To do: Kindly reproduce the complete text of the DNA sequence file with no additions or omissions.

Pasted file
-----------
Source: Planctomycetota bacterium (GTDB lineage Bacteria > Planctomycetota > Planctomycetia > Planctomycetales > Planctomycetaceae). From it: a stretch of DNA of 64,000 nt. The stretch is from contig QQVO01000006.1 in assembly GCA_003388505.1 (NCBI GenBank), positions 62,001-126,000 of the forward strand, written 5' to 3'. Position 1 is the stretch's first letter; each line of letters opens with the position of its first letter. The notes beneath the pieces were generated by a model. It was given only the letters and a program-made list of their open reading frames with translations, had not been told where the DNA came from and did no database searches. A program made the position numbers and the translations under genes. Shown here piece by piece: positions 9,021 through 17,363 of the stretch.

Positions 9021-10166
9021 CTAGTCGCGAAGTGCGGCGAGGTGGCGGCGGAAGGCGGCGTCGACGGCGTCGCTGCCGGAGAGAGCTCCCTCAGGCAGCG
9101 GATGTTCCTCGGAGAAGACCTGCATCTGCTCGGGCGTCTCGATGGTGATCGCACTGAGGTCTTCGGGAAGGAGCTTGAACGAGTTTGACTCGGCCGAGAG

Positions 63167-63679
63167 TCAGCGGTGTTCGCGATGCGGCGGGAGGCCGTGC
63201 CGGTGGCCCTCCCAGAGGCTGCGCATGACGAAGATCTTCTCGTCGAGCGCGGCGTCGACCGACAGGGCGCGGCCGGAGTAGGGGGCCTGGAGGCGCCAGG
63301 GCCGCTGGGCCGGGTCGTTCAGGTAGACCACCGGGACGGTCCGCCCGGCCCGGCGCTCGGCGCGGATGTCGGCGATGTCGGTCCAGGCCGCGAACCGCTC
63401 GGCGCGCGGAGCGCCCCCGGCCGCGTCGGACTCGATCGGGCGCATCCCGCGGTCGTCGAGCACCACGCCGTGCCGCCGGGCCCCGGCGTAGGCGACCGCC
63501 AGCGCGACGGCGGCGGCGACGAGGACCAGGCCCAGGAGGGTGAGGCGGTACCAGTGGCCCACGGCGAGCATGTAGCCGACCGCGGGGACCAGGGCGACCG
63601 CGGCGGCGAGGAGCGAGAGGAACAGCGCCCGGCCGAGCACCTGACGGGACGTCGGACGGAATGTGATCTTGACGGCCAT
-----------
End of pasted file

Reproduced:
Source: Planctomycetota bacterium (GTDB lineage Bacteria > Planctomycetota > Planctomycetia > Planctomycetales > Planctomycetaceae). From it: a stretch of DNA of 64,000 nt. The stretch is from contig QQVO01000006.1 in assembly GCA_003388505.1 (NCBI GenBank), positions 62,001-126,000 of the forward strand, written 5' to 3'. Position 1 is the stretch's first letter; each line of letters opens with the position of its first letter. The notes beneath the pieces were generated by a model. It was given only the letters and a program-made list of their open reading frames with translations, had not been told where the DNA came from and did no database searches. A program made the position numbers and the translations under genes. Shown here piece by piece: positions 9,021 through 17,363 of the stretch.

Positions 9021-10166
9021 CTAGTCGCGAAGTGCGGCGAGGTGGCGGCGGAAGGCGGCGTCGACGGCGTCGCTGCCGGAGAGAGCTCCCTCAGGCAGCG
9101 GATGTTCCTCGGAGAAGACCTGCATCTGCTCGGGCGTCTCGATGGTGATCGCACTGAGGTCTTCGGGAAGGAGCTTGAACGAGTTTGACTCGGCCGAGAG

Positions 63167-63679
63167 TCAGCGGTGTTCGCGATGCGGCGGGAGGCCGTGC
63201 CGGTGGCCCTCCCAGAGGCTGCGCATGACGAAGATCTTCTCGTCGAGCGCGGCGTCGACCGACAGGGCGCGGCCGGAGTAGGGGGCCTGGAGGCGCCAGG
63301 GCCGCTGGGCCGGGTCGTTCAGGTAGACCACCGGGACGGTCCGCCCGGCCCGGCGCTCGGCGCGGATGTCGGCGATGTCGGTCCAGGCCGCGAACCGCTC
63401 GGCGCGCGGAGCGCCCCCGGCCGCGTCGGACTCGATCGGGCGCATCCCGCGGTCGTCGAGCACCACGCCGTGCCGCCGGGCCCCGGCGTAGGCGACCGCC
63501 AGCGCGACGGCGGCGGCGACGAGGACCAGGCCCAGGAGGGTGAGGCGGTACCAGTGGCCCACGGCGAGCATGTAGCCGACCGCGGGGACCAGGGCGACCG
63601 CGGCGGCGAGGAGCGAGAGGAACAGCGCCCGGCCGAGCACCTGACGGGACGTCGGACGGAATGTGATCTTGACGGCCAT